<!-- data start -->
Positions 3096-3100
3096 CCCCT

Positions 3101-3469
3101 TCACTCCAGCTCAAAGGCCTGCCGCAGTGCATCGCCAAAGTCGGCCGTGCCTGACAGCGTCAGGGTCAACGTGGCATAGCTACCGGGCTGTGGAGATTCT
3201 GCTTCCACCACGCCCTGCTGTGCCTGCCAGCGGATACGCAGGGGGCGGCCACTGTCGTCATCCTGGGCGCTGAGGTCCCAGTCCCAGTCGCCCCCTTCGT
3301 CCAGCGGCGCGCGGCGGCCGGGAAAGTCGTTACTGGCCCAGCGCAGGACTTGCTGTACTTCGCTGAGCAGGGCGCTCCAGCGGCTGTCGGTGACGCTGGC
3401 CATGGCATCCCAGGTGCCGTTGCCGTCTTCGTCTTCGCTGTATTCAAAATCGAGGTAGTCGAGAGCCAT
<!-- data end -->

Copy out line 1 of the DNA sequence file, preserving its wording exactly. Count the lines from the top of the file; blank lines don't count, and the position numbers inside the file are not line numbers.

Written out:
Positions 3096-3100